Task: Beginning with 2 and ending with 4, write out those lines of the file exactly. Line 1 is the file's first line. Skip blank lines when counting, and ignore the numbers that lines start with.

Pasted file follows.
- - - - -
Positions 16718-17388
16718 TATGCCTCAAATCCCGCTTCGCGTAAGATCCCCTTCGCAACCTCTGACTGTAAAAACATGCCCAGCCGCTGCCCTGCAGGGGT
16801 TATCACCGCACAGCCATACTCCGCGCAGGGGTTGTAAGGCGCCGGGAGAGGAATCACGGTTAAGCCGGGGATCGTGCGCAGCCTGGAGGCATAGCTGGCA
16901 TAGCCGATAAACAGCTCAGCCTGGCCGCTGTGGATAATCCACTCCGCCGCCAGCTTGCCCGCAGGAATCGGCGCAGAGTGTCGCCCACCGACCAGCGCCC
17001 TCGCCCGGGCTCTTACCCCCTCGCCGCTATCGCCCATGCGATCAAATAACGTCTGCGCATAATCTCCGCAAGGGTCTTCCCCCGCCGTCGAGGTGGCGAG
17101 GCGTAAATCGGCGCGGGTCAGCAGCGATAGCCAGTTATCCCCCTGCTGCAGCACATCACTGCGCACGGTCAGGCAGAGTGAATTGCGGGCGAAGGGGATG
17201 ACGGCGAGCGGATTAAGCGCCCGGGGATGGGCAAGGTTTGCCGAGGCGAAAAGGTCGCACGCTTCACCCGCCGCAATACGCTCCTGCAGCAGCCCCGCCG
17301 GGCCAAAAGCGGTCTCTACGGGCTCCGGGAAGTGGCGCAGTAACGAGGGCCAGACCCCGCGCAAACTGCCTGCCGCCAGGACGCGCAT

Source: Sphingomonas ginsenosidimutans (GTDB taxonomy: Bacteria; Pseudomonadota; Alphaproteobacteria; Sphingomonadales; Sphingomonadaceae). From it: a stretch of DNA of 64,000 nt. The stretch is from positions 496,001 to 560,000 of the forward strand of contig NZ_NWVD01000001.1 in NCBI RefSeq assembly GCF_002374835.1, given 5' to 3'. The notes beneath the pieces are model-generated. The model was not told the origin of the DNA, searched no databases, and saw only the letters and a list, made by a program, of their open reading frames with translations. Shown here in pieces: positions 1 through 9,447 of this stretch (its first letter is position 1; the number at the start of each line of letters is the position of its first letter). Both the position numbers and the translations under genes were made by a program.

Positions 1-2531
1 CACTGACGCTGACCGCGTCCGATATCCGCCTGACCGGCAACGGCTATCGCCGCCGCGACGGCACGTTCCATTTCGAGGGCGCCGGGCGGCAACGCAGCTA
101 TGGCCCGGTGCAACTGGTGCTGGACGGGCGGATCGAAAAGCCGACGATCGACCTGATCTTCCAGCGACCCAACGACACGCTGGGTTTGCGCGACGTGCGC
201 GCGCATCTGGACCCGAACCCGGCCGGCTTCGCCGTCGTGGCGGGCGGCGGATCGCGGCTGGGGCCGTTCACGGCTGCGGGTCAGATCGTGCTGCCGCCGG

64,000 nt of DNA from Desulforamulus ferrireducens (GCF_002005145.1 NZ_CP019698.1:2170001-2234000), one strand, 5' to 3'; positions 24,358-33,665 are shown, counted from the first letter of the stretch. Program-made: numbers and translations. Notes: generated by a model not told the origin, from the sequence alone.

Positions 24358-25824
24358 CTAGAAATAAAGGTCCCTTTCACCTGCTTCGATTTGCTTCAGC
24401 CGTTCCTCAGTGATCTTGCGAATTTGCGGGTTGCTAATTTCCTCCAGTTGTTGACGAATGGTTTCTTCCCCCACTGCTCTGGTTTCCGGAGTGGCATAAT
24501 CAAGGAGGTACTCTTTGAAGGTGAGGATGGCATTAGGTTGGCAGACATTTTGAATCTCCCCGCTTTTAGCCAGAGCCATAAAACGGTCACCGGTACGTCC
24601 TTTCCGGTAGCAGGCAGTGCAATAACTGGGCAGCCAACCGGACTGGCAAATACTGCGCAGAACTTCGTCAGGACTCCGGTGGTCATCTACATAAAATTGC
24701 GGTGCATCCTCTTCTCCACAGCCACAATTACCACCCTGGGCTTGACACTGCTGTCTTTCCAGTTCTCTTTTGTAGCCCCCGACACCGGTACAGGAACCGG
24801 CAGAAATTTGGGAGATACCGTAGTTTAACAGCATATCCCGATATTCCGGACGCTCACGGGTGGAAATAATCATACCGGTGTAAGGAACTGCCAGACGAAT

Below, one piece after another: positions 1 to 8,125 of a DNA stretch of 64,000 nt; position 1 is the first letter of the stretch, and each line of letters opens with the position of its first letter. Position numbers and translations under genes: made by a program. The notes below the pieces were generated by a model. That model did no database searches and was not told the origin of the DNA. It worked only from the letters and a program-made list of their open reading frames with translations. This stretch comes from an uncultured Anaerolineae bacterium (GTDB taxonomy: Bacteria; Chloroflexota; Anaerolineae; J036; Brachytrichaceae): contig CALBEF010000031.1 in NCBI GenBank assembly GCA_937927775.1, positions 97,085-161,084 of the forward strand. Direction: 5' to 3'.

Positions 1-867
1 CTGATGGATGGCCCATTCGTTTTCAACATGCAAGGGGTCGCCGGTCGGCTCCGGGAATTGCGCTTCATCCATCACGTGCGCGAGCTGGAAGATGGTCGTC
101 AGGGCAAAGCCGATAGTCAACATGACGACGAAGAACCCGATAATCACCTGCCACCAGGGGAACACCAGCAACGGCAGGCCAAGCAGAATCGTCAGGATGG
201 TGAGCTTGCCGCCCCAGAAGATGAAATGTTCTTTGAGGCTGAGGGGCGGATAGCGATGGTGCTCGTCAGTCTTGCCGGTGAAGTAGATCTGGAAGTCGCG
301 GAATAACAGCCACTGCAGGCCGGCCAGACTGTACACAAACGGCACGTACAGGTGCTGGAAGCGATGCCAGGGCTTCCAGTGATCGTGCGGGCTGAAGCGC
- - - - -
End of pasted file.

16718 TATGCCTCAAATCCCGCTTCGCGTAAGATCCCCTTCGCAACCTCTGACTGTAAAAACATGCCCAGCCGCTGCCCTGCAGGGGT
16801 TATCACCGCACAGCCATACTCCGCGCAGGGGTTGTAAGGCGCCGGGAGAGGAATCACGGTTAAGCCGGGGATCGTGCGCAGCCTGGAGGCATAGCTGGCA
16901 TAGCCGATAAACAGCTCAGCCTGGCCGCTGTGGATAATCCACTCCGCCGCCAGCTTGCCCGCAGGAATCGGCGCAGAGTGTCGCCCACCGACCAGCGCCC